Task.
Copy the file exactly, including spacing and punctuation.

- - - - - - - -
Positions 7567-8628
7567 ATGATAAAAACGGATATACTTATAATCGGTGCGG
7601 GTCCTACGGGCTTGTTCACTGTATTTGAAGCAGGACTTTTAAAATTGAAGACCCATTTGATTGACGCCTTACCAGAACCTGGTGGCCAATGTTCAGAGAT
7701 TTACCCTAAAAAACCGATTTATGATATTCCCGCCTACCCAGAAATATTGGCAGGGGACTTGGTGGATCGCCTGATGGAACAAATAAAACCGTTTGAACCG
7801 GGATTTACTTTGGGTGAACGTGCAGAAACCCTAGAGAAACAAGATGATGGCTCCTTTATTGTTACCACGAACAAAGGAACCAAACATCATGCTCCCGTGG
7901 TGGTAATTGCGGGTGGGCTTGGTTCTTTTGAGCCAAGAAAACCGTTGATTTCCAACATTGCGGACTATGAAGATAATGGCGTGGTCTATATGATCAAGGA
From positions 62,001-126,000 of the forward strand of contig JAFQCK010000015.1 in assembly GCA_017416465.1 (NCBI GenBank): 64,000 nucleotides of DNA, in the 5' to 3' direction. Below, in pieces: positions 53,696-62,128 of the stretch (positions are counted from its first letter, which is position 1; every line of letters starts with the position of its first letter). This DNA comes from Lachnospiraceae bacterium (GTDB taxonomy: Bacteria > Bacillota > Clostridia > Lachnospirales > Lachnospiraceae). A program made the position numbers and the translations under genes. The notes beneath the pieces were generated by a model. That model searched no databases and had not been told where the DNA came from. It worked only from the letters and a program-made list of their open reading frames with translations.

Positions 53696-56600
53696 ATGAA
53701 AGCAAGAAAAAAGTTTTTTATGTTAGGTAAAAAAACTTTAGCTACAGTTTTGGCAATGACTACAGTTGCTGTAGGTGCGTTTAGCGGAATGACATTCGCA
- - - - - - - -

Positions 7567-8628
7567 ATGATAAAAACGGATATACTTATAATCGGTGCGG
7601 GTCCTACGGGCTTGTTCACTGTATTTGAAGCAGGACTTTTAAAATTGAAGACCCATTTGATTGACGCCTTACCAGAACCTGGTGGCCAATGTTCAGAGAT
7701 TTACCCTAAAAAACCGATTTATGATATTCCCGCCTACCCAGAAATATTGGCAGGGGACTTGGTGGATCGCCTGATGGAACAAATAAAACCGTTTGAACCG
7801 GGATTTACTTTGGGTGAACGTGCAGAAACCCTAGAGAAACAAGATGATGGCTCCTTTATTGTTACCACGAACAAAGGAACCAAACATCATGCTCCCGTGG
7901 TGGTAATTGCGGGTGGGCTTGGTTCTTTTGAGCCAAGAAAACCGTTGATTTCCAACATTGCGGACTATGAAGATAATGGCGTGGTCTATATGATCAAGGA
From positions 62,001-126,000 of the forward strand of contig JAFQCK010000015.1 in assembly GCA_017416465.1 (NCBI GenBank): 64,000 nucleotides of DNA, in the 5' to 3' direction. Below, in pieces: positions 53,696-62,128 of the stretch (positions are counted from its first letter, which is position 1; every line of letters starts with the position of its first letter). This DNA comes from Lachnospiraceae bacterium (GTDB taxonomy: Bacteria > Bacillota > Clostridia > Lachnospirales > Lachnospiraceae). A program made the position numbers and the translations under genes. The notes beneath the pieces were generated by a model. That model searched no databases and had not been told where the DNA came from. It worked only from the letters and a program-made list of their open reading frames with translations.

Positions 53696-56600
53696 ATGAA
53701 AGCAAGAAAAAAGTTTTTTATGTTAGGTAAAAAAACTTTAGCTACAGTTTTGGCAATGACTACAGTTGCTGTAGGTGCGTTTAGCGGAATGACATTCGCA